U.S. Forest Service Looks to Fine $1,000 for Taking Photographs in Wild
By Kamp Cook

Posted: September 27, 2014

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As if the government doesn’t have plenty of other things to screw with, they are now looking to fine people for taking pictures while on USFS land. It is the most ridiculous thing that I have heard all day. Beginning in November, The U.S. Forest Service is looking to require journalist to pay $1,500 for a permit in order to photograph in the forest. If they refuse, it could mean a $1,000 ticket.

According to Eric Vilas-Boas of Esquire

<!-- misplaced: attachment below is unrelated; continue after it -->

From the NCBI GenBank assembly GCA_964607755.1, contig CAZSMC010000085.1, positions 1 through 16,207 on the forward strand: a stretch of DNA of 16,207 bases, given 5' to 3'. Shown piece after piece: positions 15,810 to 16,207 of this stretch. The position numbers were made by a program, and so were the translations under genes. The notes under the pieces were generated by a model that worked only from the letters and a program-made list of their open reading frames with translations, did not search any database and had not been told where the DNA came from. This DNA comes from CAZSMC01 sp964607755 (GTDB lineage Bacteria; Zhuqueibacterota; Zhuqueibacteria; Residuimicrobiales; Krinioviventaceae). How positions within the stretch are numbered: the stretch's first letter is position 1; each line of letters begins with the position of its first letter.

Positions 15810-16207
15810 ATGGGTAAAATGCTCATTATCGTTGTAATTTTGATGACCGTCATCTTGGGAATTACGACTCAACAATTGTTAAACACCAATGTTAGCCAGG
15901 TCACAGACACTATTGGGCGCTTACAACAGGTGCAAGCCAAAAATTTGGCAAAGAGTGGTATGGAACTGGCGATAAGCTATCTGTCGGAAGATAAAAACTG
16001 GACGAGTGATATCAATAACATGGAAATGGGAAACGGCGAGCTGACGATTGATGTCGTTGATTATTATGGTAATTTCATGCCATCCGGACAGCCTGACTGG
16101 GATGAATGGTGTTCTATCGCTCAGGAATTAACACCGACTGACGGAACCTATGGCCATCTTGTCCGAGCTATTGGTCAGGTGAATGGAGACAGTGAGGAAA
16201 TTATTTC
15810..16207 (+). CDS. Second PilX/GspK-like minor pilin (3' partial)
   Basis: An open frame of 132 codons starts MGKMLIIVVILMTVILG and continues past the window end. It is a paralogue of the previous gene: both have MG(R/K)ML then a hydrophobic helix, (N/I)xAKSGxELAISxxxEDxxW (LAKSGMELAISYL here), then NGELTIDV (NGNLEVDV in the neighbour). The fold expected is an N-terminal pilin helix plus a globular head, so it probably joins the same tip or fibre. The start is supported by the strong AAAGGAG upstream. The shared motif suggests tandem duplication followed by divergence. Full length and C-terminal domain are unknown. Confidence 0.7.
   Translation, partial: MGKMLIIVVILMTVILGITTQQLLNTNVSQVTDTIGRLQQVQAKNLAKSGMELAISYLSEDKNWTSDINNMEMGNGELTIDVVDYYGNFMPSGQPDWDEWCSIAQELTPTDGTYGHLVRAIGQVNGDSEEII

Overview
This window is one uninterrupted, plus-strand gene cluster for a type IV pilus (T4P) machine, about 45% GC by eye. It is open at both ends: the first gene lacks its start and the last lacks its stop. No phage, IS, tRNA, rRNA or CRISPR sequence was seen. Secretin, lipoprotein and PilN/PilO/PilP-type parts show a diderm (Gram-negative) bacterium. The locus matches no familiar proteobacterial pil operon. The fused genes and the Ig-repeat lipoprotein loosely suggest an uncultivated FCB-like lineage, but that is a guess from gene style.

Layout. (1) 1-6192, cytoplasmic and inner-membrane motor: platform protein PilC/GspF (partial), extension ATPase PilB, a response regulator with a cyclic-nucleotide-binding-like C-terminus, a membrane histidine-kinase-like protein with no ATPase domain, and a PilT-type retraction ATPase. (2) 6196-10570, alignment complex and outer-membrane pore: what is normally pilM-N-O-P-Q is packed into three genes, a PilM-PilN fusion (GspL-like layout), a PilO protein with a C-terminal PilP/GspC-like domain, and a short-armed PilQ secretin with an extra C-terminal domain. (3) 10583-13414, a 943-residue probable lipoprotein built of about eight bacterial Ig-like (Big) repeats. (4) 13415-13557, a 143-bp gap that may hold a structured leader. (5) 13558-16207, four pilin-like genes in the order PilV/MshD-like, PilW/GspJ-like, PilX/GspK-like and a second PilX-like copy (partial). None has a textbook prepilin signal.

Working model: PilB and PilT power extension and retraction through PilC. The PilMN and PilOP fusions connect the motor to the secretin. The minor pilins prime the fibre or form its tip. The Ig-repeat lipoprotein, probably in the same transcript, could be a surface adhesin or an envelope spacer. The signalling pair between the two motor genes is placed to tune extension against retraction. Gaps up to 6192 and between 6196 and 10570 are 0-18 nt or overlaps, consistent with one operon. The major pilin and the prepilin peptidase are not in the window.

New rules being finalized in November state that—across this country’s gloriously beautiful, endlessly photogenic, 193 million acres of designated wilderness area administered by the USFS—members of the press who happen upon it will need permits to photograph or shoot video.

It infringes upon the First Amendment. There’s no reasonable way to enforce it. The U.S. Forest Service have failed to cite real-life examples of why it’s needed. Above all, the spirit of the rules would limit our understanding of these beautiful spaces with which we’re supposed to co-exist.

Today the Forest Service tweeted this video. It’s beautiful: a PSA specifically meant to connect tweens to nature, “ultimately creating a lifelong interest in spending time outdoors.” Who knows if AdCouncil, which produced it, paid $1,500 for a permit, but that money would prevent a lot of people from doing so